Harness the Power of Real-time Asset Monitoring Programs

IIot Connected DC Blog Image
IIot Connected DC Blog Image

Harness the Power of Real-time Asset Monitoring Programs

Real-time asset monitoring programs — or the ability to connect machinery and warehouse automation systems via the industrial internet of things (IIoT) technologies — allow distribution center (DC) operators to reduce unplanned downtime, increase throughput, and maximize facility utilization. Effective implementation of these programs helps to reduce e-commerce order fulfillment complexities.

Compared to other industries, the distribution and fulfillment (D&F) sector is relatively new to the concept of connecting assets. For example, in the maintenance and energy sector, IIoT-driven predictive maintenance programs have delivered a 10:1 return on investment (ROI).[1] While IIoT benefits are well-known in other industries, only 2 percent of executives identified supply chain performance as a focus of their digital strategies.[2] However, that may soon change, as 70 percent of material handling executives consider investments in IIoT technologies (aka Industry 4.0) a top priority.[3]

Understanding the True Cost of Downtime

Although many DC operators are beginning to recognize the potential of IIoT to increase their operational efficiency, most underestimate the true cost of unplanned downtime. Consider the following industry statistics: 

  • 90 percent of companies say their top priorities are durability, reliability and uptime.[4]
  • 80 percent of businesses are unable to accurately estimate their downtime rates.[5]
  • Many underestimate downtime costs by 200–300 percent.[6]

When you really stop to consider the implications, downtime creates a domino effect of issues in the DC — from depleted inventories, lost production and missed customer service level agreements (SLAs) to recovery costs, equipment stress and wasted labor resources — not to mention the potential for losing customer loyalty and weakening your brand reputation.

Predictive Maintenance Programs Prove Their Value

In a 2010 U.S. Department of Energy (DOE) study of operations, maintenance and energy professionals, IIoT-driven predictive maintenance programs were proven to improve processes and reduce operational costs significantly:

  • 25–30% reduction in maintenance costs
  • 70–75% elimination of equipment breakdowns
  • 35–40% decrease in downtime
  • 20–25% increase in production[7]

Performance improvements of this magnitude should appeal to DC operators and enterprise managers who recognize the need to fundamentally shift how they run their fulfillment operations.

From Control System Data to Condition Sensors

Leading retailers are implementing pilot programs that tap into the vast amounts of available data from machine control systems where hundreds of thousands of data points can be extracted. Software and analytics tools are needed to filter out the noise and deliver historical trends and actionable insights.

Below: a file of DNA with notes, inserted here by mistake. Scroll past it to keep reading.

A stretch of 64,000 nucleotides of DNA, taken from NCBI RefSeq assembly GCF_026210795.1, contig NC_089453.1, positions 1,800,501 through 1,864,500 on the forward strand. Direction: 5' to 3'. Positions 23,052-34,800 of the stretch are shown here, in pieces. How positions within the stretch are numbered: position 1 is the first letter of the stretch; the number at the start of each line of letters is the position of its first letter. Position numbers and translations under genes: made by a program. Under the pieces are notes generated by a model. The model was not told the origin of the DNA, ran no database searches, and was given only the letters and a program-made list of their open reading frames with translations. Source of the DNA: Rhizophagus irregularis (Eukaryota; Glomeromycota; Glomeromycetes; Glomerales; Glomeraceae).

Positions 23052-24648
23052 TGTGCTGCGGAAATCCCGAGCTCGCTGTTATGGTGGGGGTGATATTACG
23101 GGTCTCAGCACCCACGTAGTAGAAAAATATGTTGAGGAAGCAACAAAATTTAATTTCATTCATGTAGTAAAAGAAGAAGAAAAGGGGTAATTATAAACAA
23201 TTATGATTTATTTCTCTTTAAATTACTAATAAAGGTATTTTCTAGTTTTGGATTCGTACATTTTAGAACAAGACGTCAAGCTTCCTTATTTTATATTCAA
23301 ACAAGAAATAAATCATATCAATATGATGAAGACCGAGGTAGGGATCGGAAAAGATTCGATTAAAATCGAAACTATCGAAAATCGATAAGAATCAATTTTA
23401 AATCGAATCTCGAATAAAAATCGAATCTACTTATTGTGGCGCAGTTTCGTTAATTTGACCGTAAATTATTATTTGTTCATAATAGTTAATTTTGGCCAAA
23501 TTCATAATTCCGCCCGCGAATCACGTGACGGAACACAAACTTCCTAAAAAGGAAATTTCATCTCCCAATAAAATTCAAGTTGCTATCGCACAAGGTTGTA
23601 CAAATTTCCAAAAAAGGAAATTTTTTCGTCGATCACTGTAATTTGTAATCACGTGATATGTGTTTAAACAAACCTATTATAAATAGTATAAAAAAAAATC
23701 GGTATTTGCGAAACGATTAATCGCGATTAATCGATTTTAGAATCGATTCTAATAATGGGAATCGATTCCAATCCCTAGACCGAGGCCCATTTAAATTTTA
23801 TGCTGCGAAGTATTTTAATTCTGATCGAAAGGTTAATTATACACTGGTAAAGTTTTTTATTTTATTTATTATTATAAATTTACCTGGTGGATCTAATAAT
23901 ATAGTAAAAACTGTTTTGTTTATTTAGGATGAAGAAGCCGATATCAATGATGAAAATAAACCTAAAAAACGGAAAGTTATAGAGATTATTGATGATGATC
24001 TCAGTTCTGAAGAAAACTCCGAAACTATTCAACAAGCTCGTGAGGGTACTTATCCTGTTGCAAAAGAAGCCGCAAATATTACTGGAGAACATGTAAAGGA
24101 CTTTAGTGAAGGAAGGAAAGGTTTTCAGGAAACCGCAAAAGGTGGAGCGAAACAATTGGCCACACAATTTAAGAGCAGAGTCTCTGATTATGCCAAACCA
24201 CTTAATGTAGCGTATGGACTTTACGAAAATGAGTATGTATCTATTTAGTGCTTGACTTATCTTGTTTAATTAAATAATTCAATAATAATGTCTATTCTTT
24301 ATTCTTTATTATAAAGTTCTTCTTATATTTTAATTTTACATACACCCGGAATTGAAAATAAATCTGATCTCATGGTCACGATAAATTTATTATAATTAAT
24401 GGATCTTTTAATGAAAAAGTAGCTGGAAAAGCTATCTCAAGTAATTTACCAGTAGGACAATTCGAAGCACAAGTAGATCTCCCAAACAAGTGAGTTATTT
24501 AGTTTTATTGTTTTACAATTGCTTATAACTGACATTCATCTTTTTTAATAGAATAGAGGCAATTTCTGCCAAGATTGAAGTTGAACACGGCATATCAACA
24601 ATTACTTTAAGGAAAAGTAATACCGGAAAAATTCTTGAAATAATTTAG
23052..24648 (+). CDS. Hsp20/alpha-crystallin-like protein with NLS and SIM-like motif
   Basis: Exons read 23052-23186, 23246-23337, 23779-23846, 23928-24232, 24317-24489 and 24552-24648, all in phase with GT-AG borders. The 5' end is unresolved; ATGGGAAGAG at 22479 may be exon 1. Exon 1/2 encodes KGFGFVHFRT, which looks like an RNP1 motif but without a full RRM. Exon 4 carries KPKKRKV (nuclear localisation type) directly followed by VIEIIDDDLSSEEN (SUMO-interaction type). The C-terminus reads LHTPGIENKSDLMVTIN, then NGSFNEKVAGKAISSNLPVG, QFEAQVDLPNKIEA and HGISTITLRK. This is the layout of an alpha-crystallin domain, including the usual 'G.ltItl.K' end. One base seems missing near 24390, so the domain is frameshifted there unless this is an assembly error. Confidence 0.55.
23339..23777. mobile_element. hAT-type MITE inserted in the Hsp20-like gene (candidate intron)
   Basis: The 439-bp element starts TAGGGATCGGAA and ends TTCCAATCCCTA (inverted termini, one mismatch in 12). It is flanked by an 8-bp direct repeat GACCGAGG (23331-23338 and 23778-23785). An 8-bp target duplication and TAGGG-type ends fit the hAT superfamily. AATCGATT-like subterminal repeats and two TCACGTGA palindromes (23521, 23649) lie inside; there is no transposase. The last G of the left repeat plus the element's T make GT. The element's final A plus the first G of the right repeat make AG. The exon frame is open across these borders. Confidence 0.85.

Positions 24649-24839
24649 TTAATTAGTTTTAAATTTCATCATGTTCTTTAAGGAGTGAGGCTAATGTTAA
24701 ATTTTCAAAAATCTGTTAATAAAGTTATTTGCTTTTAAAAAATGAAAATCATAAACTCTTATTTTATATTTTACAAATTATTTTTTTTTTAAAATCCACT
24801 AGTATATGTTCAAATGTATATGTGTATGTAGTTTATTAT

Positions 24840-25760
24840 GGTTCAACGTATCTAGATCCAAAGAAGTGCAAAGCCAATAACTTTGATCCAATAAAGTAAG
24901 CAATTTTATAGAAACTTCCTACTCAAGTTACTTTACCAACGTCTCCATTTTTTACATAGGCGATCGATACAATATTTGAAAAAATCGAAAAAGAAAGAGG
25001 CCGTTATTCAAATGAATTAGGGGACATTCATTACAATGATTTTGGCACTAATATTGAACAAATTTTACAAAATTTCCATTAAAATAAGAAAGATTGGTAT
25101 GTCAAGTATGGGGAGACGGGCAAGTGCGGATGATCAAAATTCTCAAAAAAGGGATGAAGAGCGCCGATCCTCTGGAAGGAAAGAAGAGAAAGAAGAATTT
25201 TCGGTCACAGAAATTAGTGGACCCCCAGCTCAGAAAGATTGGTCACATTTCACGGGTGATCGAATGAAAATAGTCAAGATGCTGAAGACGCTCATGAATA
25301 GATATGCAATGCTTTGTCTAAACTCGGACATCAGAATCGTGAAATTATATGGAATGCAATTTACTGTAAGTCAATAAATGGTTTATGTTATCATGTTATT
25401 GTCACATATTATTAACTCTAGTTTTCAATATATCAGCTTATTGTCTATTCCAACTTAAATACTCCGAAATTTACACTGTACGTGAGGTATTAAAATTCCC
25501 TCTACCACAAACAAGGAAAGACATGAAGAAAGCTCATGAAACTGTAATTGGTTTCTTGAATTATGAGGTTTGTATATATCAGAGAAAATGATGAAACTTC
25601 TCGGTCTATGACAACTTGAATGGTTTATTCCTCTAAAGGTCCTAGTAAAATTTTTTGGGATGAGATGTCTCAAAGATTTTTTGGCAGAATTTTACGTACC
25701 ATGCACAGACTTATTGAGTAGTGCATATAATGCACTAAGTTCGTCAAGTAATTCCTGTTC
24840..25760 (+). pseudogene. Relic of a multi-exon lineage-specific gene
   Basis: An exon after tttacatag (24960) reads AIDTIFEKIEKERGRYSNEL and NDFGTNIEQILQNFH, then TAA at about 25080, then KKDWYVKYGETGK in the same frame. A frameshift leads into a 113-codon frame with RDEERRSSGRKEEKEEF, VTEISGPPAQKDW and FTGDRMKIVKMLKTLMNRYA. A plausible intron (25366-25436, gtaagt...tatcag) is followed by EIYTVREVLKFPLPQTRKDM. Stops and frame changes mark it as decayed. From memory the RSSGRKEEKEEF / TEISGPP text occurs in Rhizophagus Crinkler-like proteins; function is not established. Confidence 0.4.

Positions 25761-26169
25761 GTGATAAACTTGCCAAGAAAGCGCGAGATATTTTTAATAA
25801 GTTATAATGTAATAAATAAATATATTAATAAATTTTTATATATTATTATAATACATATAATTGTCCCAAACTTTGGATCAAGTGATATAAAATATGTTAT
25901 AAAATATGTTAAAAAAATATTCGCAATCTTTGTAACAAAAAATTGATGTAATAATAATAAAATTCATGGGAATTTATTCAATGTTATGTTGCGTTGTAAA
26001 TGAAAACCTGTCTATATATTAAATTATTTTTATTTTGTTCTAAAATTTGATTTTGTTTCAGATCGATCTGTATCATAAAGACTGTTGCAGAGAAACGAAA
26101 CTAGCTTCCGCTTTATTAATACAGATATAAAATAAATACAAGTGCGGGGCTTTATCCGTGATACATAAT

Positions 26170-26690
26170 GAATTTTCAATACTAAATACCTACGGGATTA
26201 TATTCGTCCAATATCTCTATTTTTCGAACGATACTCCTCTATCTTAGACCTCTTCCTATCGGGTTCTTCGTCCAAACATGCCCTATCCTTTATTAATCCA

By itself, this step can provide tremendous value and address a variety of performance issues: 

  • Resolve conveyor faults that create repetitive jams.
  • Uncover scanner timing and read rate issues to prevent unnecessary recirculation.
  • Log the duration of downtime in pick stations, merges, transfers and recirculation loops.

But by adding temperature and vibration sensors, DC operators can implement a true real-time asset monitoring program — one that’s capable of providing deeper insights into system performance and even predicting equipment and system failures before they occur. In this scenario, smart analytics software utilize machine-learning algorithms and artificial intelligence (AI) to detect and track deviations from performance baselines. Operators then receive alerts when parameters exceed defined temperature and vibration thresholds.

Download our infographic, Implementing a Real-time DC Asset Monitoring Program, to learn more about harnessing the power of IIoT in your DC.

To subscribe to our blog and receive exclusive communications and updates from Honeywell Intelligrated, click here.  




[1] https://www.energy.gov/sites/prod/files/2013/10/f3/omguide_complete.pdf
[2] Enis Gezgin, Xin Huang, Prakash Samal and Ildefonso Silva, “Digital transformation: Raising supply-chain performance to new levels,” McKinsey and Company, November 2017, https://www.mckinsey.com/business-functions/operations/our-insights/digital-transformation-raising-supply-chain-performance-to-new-levels (accessed March 5, 2020).
[3] Subu Narayanan and Michael Coxon, “It’s the last IT/OT mile that matters in avoiding Industry 4.0’s pilot purgatory,” October 8, 2018, https://www.mckinsey.com/business-functions/operations/our-insights/operations-blog/its-the-last-it-ot-mile-that-matters-in-avoiding-industry-40s-pilot-purgatory (accessed March 5, 2020).
[4] Bridget McCrea, “Annual Warehouse and Distribution Center Automation Survey: More automation, please,” Modern Materials Handling, May 15, 2019, https://www.mmh.com/article/annual_warehouse_and_distribution_center_automation_survey_more_automation (accessed March 5, 2020).
[5] Graham Immerman, “The Real Cost of Downtime in Manufacturing,” MachineMetrics, May 8, 2018, https://www.machinemetrics.com/blog/the-real-cost-of-downtime-in-manufacturing (accessed March 5, 2020).
[6] Industry Insights, “True Cost of Factory Downtime: How Downtime Affects Productivity,” Simutech, https://www.simutechmultimedia.com/the-true-cost-of-downtime-what-you-dont-know-about-how-downtime-affects-your-productivity (accessed March 5, 2020).
[7] https://www.energy.gov/sites/prod/files/2013/10/f3/omguide_complete.pdf